The world's largest carmaker has revealed plans to build a three-wheel fold-up electric scooter that will cost less than €1000 when it comes to market next year.
Called the Last Mile Surfer, the three-wheeler has a range of roughly 20km and weighs 11kg. The idea is that the scooter is light and compact enough to be stowed in a car or carried onto the train, bus or metro as part of the daily commute.
As such, the Volkswagen Group is the latest in a growing line of car companies to start seriously considering what the European Commission calls "multimodal personal mobility," which will be key in reliving congestion, reducing reliance on car ownership, cutting air pollution and improving the quality of life in urban areas in the future.
It means joining the currently disparate dots in the public transport chain -- integrating electric car-pooling, bicycle sharing, bus, train and metro timetables into one comprehensive whole -- so that journeys in and out of the city are seamless and car-less but, according to the EC's 2013 report into the concept, "It [also] involves the use of innovative technologies such as small electric vehicles with two, three or four wheels as well as smartphones and apps to provide information and access to all modes."
Since October 2014, Grenoble, in southeastern France, has been acting as a test bed for this level of integration, providing commuters with access to Toyota iRoad compact electric vehicles, as a means of completing the last mile of their commutes. Furthermore, all modes of public transport have been integrated into a single app that enables travelers to optimize their commute, alter plans and reserve a vehicle at the tap of a display.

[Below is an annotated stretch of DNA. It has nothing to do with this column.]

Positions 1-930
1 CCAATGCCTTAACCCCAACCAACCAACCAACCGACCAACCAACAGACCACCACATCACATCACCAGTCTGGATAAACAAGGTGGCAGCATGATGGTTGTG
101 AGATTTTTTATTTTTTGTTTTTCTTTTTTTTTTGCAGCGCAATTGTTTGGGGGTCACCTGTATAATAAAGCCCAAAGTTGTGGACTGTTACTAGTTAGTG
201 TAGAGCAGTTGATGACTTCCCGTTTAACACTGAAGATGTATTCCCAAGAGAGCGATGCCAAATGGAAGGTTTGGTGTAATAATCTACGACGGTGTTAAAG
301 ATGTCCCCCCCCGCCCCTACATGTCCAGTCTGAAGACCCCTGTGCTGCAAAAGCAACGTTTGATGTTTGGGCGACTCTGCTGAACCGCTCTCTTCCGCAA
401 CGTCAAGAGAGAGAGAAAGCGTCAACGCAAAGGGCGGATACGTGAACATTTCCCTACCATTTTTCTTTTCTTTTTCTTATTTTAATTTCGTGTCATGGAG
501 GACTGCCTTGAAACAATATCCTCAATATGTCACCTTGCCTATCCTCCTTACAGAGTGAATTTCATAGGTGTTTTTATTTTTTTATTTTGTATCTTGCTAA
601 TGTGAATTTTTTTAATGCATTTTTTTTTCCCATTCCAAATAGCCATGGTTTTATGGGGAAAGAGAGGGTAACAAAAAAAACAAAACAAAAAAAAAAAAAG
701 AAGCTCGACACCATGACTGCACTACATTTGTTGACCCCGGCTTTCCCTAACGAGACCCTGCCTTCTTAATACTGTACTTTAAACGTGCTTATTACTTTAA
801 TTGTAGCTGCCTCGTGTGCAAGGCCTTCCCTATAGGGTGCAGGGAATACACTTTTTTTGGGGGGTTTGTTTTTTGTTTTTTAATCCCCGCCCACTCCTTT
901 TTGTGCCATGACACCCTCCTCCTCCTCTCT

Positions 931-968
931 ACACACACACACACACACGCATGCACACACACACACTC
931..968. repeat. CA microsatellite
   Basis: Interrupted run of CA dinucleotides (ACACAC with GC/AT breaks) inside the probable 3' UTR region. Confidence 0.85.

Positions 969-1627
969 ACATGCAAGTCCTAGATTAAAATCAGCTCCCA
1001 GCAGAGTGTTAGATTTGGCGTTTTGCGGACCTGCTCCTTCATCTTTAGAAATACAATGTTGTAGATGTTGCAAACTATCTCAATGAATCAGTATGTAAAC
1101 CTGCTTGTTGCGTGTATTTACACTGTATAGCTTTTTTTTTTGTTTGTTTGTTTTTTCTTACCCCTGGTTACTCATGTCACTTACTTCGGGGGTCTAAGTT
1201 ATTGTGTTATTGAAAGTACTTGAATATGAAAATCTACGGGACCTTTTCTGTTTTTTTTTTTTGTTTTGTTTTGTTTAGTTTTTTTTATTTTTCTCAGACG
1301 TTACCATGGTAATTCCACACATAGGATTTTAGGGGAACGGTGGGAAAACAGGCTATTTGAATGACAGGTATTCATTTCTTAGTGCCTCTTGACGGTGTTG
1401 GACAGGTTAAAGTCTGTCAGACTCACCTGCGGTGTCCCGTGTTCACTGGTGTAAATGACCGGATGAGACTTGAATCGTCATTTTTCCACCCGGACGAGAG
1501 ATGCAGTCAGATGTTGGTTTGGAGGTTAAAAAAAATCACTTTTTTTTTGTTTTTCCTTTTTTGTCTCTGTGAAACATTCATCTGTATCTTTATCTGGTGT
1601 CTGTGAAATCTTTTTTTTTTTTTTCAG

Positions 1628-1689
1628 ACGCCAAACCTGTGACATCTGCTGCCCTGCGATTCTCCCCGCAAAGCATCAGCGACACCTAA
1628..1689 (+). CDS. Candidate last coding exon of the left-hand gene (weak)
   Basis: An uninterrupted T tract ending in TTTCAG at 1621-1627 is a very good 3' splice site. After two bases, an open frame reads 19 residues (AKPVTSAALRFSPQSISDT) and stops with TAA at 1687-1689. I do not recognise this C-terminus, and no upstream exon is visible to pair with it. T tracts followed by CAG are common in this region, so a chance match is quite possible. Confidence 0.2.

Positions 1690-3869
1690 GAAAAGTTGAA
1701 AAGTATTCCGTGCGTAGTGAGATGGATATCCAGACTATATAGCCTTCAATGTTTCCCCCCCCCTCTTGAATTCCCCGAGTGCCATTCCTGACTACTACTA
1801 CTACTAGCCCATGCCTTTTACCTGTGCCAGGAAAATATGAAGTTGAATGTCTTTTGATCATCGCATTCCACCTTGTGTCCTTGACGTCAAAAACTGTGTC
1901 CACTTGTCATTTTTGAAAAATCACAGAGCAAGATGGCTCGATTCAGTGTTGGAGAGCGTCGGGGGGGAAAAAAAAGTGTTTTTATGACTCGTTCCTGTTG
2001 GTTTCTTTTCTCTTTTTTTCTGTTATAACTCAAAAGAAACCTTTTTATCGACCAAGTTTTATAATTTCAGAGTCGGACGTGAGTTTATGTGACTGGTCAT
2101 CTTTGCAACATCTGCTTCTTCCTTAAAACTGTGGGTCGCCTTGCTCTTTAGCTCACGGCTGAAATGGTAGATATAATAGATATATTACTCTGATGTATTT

At the LA Auto Show Mini demonstrated its CitySurfer Concept which is also a collapsible two-wheel kick-scooter with a battery motor to offer an extra push. It even boasts a smartphone mount for using GPS and for keeping the handset topped up.
In January, Honda unveiled the latest generation of its UNI-CUB experimental electric vehicle which is essentially a powered, Omni-directional stool one sits on top of, holding on to the saddle, rather than to handlebars.
While in March at the Mobile World Congress, Ford demonstrated the MoDe:Me. A lightweight fold-up bicycle that uses a heart-rate monitor to decide when to switch to electric-only power. It was showcased alongside an experimental app that could work across different forms of transit to calculate the optimum route for the owner in real time.